Angelique Ortiz-Hunt, Avery Ortiz-Hunt, Lauren Ortiz-Hunt, and Rick Hunt at Lauren's high school graduation.
Angelique Ortiz-Hunt, Avery Ortiz-Hunt, Lauren Ortiz-Hunt, and Rick Hunt at Lauren's high school graduation.

Collaborating on research publications is nothing new in the world of higher education; making it a family affair that spans generations, however, is a unique attribute one Pamplin College of Business professor brings to his work.

Richard Hunt, an assistant professor in the Department of Management, received – along with his co-author Angelique Ortiz-Hunt – the Outstanding Paper Award from the Healthcare Management Division at the Academy of Management Annual Conference in August 2019 for the research paper “Sustainable human healthcare: The centrality of intrapreneurial nurses.”

That Hunt’s research was awarded should be no surprise, as he has received more than two dozen best paper awards, becoming the first three-time winner of the Academy of Management’s Entrepreneurship Division “Best Conceptual Paper,” the first two-time winner of Emerald Publishing’s Award for “Best Published Work on Innovation and Entrepreneurship,” as well as receiving the Academy of Management’s “Outstanding Dissertation Award.” That his co-author, Ortiz-Hunt, is his wife, while definitely unique, should not come as much of a surprise considering her background in finance and nursing – not to mention industrial engineering – makes her the prime candidate with whom to partner for research centered on intrapreneurship and healthcare.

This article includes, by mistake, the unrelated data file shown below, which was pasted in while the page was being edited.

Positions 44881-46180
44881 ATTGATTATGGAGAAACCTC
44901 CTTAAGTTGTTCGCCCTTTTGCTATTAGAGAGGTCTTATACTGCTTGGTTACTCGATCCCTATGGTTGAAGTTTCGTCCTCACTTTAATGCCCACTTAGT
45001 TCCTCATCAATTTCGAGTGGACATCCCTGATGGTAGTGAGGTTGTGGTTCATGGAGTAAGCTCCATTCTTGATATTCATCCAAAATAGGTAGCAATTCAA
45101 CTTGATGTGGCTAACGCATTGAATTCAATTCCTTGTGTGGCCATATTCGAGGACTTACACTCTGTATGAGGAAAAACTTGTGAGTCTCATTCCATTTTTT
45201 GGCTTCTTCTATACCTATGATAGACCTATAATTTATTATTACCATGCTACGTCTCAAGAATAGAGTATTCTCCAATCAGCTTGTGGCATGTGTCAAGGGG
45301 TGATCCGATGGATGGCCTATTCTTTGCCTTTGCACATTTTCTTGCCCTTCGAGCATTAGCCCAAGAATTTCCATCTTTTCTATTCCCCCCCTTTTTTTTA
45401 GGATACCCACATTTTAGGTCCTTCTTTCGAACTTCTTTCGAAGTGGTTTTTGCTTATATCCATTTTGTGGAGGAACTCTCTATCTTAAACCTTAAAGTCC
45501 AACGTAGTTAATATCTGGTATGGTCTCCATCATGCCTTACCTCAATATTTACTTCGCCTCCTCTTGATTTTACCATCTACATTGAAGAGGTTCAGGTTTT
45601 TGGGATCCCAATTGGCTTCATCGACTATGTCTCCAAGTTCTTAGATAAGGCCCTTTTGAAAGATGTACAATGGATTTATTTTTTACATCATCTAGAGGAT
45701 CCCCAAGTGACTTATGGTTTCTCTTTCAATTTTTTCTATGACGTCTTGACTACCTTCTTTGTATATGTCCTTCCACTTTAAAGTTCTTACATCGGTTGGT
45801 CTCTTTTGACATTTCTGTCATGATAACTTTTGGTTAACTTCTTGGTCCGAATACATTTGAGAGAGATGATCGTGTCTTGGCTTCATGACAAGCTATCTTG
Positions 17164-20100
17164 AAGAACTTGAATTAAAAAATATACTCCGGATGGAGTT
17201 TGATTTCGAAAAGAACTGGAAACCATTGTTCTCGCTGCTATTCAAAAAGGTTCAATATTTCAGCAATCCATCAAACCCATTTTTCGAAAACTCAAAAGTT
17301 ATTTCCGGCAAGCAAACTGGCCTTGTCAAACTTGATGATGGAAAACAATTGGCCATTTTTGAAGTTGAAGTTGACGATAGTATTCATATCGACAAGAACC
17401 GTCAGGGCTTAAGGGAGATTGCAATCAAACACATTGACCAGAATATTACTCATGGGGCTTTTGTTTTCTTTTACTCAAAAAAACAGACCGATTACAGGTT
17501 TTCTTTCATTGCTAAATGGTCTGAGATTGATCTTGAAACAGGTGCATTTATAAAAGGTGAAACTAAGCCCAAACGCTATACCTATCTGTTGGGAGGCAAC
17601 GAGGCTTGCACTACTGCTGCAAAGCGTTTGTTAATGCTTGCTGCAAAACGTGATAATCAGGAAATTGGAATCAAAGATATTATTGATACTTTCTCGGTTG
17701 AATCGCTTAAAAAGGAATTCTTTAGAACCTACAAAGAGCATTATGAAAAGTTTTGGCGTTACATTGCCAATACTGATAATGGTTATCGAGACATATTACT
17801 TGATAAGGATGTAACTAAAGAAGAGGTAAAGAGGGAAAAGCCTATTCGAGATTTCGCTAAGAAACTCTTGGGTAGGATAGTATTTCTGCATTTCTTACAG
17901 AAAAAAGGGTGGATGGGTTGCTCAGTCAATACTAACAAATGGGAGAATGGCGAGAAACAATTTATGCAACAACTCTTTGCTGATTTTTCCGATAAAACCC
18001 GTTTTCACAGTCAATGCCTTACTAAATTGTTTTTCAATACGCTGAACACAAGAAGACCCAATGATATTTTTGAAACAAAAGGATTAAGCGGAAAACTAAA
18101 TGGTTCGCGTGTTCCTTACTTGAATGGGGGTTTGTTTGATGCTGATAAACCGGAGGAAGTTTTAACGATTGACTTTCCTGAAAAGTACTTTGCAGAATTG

What is surprising, and unique to Hunt, is that this marked the fifth different research paper he has submitted with a fourth different family member as a co-author, none of whom work in academia. “All four projects have involved family members with different passions, yet mutual interests, where there is an opportunity to work together in pursuing a cool, novel question,” Hunt explained. “What could be better than that?”

The idea to partner with his family on research first came in 2015 when his oldest daughter, Lauren Ortiz-Hunt, was a junior in high school. Lauren was working on two in-depth projects simultaneously – one in calculus and one in Advanced Placement U.S. history. “It was literally a couple of school projects that were turned into scholarly research,” said Hunt.

For U.S. history, Lauren was writing a paper which studied entrepreneurship on western U.S. waterways. “She was already about halfway through with her work when we had the idea to combine the assignments into a bigger research question,” Hunt explained. By utilizing the research she had already completed for her U.S. history project, Lauren was able to devise a formula to isolate the financial returns garnered from novel inventions, thus creating a mathematical proof for her calculus class.